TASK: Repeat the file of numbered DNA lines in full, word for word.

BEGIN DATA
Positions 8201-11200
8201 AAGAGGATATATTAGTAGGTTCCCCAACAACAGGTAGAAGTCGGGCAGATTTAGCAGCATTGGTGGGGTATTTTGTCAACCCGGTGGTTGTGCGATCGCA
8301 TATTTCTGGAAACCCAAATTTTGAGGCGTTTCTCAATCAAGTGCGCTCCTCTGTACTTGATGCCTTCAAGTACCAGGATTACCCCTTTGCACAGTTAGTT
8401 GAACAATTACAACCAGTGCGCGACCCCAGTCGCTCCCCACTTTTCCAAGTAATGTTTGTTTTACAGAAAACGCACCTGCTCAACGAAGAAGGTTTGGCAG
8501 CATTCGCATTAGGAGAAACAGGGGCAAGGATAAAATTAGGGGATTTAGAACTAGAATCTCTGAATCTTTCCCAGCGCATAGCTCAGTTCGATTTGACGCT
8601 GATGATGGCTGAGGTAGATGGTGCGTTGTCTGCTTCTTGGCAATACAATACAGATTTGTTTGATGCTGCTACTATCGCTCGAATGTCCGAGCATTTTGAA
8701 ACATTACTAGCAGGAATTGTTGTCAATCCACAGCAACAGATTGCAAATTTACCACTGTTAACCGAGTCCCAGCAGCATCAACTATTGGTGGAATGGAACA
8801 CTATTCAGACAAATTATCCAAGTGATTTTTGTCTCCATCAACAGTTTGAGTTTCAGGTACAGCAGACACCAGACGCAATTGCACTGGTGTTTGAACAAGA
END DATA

Positions 8201-11200
8201 AAGAGGATATATTAGTAGGTTCCCCAACAACAGGTAGAAGTCGGGCAGATTTAGCAGCATTGGTGGGGTATTTTGTCAACCCGGTGGTTGTGCGATCGCA
8301 TATTTCTGGAAACCCAAATTTTGAGGCGTTTCTCAATCAAGTGCGCTCCTCTGTACTTGATGCCTTCAAGTACCAGGATTACCCCTTTGCACAGTTAGTT
8401 GAACAATTACAACCAGTGCGCGACCCCAGTCGCTCCCCACTTTTCCAAGTAATGTTTGTTTTACAGAAAACGCACCTGCTCAACGAAGAAGGTTTGGCAG
8501 CATTCGCATTAGGAGAAACAGGGGCAAGGATAAAATTAGGGGATTTAGAACTAGAATCTCTGAATCTTTCCCAGCGCATAGCTCAGTTCGATTTGACGCT
8601 GATGATGGCTGAGGTAGATGGTGCGTTGTCTGCTTCTTGGCAATACAATACAGATTTGTTTGATGCTGCTACTATCGCTCGAATGTCCGAGCATTTTGAA
8701 ACATTACTAGCAGGAATTGTTGTCAATCCACAGCAACAGATTGCAAATTTACCACTGTTAACCGAGTCCCAGCAGCATCAACTATTGGTGGAATGGAACA
8801 CTATTCAGACAAATTATCCAAGTGATTTTTGTCTCCATCAACAGTTTGAGTTTCAGGTACAGCAGACACCAGACGCAATTGCACTGGTGTTTGAACAAGA